Women in the MBA

Women in the MBA

The BYU MBA is a safe place for women to further develop, compete, and thrive. We develop powerful and strong women to face tomorrow’s challenges.

Benefits of the MBA:

  • Study/life balance in the program – The professors and program administrators, like you, believe that family comes first. For this reason, BYU’s MBA offers a healthy balance of rigorous studies with personal and family time.
  • Family friendly – For thirteen consecutive years, the BYU MBA has been recognized as the Most Family Friendly MBA in the US by the Princeton Review.
  • Empowering – MBA-educated women are highly sought after by employers, which empowers them to gain high levels of employment or negotiate ideal working conditions. 
  • High value – The MBA program is recognized as being very high quality (top 20 in the US) while at the same time being reasonably priced through its church funding. This allows students to graduate with little to no debt, while earning a high salary right out of the program.


No, and currently the opposite is true. Most major employers value diversity in the workforce and want to hire more women; especially in fields where nearly all workers are male. There are career fairs exclusively for women, and some employers come to campus asking to meet with women in the MBA.

The admission requirements are the same for men and women.

An MBA is an investment not only in your future career, but in your personal leadership ability, opportunity to make a positive impact, and capacity to have great confidence in knowing your personal and professional value.

Career – an MBA helps put your on a leadership track in your chosen field and gives you strong earning potential, plus the skills to lead in today’s integrated economy.
Networking and Relationships – one of the best takeaways from BYU’s MBA is a network of colleagues and friends who you can turn to for advice, opportunities, support, and more. From alumni and professors to students and recruiters, you’ll meet, befriend, and learn from a diverse set of professionals and individuals.
Personal Growth and Leadership – an MBA is a challenging endeavor that gives most students the opportunity to test their mettle and skills, coming out with greater confidence that they can succeed at hard things. There’s also ample opportunity to take on new leadership roles, from leading one of our many student clubs to working with Career Services as a career advisor (Sherpa) for other students.
Positive Impact – an MBA is a tool for social change and for making a positive impact, whether it’s in a business, community organization, religious institution, or socially minded entity.
Confidence and Value – An MBA gives its holder automatic credibility and a greater confidence in the value of his or her contributions, as well as better awareness of what opportunities exist and market value in terms of salary and compensation.

The BYU MBA is one of the highest value and highest quality MBAs on the market. It is consistently ranked in the top 5 MBA programs for highest ROI. Undergirding this is the financial ROI of the BYU MBA.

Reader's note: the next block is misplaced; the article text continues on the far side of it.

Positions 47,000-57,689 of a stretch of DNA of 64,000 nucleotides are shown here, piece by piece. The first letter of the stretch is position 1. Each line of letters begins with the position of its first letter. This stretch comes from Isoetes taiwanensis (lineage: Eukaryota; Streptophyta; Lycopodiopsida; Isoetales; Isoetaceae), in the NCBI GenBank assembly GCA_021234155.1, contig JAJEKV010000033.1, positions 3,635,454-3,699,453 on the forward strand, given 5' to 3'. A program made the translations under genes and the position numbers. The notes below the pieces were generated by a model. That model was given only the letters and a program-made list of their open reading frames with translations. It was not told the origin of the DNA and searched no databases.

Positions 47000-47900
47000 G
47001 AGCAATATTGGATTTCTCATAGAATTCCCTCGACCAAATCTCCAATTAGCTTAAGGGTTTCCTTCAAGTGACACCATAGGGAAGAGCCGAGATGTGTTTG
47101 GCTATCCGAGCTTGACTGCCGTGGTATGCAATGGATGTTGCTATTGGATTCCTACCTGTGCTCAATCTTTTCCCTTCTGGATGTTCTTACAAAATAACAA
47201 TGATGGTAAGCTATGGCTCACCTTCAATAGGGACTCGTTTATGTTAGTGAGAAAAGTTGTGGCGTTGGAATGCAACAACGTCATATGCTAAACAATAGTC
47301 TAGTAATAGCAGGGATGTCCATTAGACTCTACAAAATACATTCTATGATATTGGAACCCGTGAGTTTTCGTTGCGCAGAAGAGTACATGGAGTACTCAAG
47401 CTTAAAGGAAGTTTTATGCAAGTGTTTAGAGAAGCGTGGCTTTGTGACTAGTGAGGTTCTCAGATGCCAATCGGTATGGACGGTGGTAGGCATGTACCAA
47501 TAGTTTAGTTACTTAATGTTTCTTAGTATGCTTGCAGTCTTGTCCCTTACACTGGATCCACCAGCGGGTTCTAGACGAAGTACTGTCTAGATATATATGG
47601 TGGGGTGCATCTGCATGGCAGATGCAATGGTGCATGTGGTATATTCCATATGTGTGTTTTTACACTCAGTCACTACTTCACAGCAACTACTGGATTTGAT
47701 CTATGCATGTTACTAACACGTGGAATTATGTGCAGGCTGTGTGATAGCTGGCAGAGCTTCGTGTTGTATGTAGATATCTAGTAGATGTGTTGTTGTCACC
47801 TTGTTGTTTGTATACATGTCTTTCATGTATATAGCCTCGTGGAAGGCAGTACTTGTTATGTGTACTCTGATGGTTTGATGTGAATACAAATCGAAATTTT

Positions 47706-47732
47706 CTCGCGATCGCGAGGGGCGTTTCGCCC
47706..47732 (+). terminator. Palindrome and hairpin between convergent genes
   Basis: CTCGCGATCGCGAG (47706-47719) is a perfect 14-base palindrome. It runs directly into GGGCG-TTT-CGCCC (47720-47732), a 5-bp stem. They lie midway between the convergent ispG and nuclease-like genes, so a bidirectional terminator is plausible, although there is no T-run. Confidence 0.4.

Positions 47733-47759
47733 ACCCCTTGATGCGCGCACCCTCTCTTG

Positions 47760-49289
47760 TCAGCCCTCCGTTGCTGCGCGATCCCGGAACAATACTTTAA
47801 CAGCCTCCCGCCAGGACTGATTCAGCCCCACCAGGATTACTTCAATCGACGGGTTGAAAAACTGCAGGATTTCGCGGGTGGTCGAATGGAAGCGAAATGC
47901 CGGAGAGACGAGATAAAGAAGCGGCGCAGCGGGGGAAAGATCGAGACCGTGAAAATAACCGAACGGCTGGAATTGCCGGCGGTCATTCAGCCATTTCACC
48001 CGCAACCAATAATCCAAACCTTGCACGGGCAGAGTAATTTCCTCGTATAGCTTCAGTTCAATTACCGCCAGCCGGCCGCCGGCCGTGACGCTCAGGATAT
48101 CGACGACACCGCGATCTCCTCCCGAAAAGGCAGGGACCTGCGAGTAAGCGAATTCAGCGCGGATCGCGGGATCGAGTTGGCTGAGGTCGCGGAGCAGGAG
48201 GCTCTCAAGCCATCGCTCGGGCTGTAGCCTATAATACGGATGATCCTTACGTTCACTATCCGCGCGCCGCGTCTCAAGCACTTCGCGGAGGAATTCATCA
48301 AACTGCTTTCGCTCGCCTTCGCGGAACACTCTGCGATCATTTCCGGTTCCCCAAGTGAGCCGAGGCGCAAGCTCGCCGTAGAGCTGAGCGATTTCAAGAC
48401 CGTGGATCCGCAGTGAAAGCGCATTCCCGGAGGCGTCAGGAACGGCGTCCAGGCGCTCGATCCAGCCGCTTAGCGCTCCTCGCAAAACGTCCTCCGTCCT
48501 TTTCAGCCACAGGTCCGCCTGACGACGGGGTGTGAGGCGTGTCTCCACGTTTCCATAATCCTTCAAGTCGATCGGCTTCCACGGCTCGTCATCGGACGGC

The BYU MBA costs approximately 25% of what other top MBAs cost – leaving graduates the flexibility to work in whichever sector or structure they choose without the weight of significant debt.
BYU students graduate on average with $23,000 in debt or less compared to average debt of $70k-$110k for similarly ranked programs
The average salary post-MBA for BYU graduates is $110,000, often doubling what many students were earning prior to the program

Additionally, there are many ways to make an MBA affordable for students in the BYU MBA:

X% of students receive scholarships in the program
The majority of students work paid internships after their first year, earning between $20-$50 per hour for a earnings of $8,000-20,000 during the summer
Many students participate in the dozens of on-campus case competitions, where prize earnings often range from $200-$5000 per person or team

For cost estimates for students (single, married, LDS, or non-LDS), please see this page.

The post-MBA pathway is often very unique for many MBA women. That said, BYU MBA women recruit into many of the top positions connected to the BYU MBA, including consulting with firms like Deloitte, Product Management, or HR at places like Amazon and Dell. Some join start-ups in Utah’s growing tech scene. Other women may choose to follow a more customized path, looking for a role in a socially minded company or a healthcare setting, or choosing to start or continue owning their own business. Others use the tools in the MBA to better lead their family and communities. See our student profiles for a view of those diverse pathways.

I’m not sure I want to work in a corporate setting – is an MBA still valuable for me?

An MBA is a tool for change and leadership in any industry. While the BYU MBA has a strong track record of placement in corporate industries like consumer packaged goods, tech, healthcare, and the financial sector, many graduates apply their skills in other sectors like social good, government, and entrepreneurship.


Entrepreneurship – BYU is ranked #3 for entrepreneurship by Princeton Review
Many MBA alums have founded their own successful companies
Many other alums choose to work in start-up or growth stage businesses, attracted by the fast pace, flexible work, and collaborative environments
Alum bios
Social Impact and Government

BYU has several attractive options for those interested in working in social good across sectors, including the Ballard Center and the social impact emphasis for MBAs
Graduates interested in this areas have pursued roles with foundations, educational institutions, mission-driven private sector companies, system-level nonprofits, and more
Alum bios

An MBA gives its owner credibility across sectors and usually double the earning potential of other graduate degrees like an MPA or an MPP. As sectors continue to blur, an MBA will hold its value.

BYU MBA student mothers are a valued part of each MBA class. Many mothers have successfully pursued the MBA at different stages, from having a 2-month-old baby to being a mother six teenaged kids.

Resources for student mothers at BYU include:

BYU MBA Women in Management Club
BYU Women’s Resource Center
BYU Library Family Area
Marriott School Moms Underground
MBASA (MBA Spouse Association)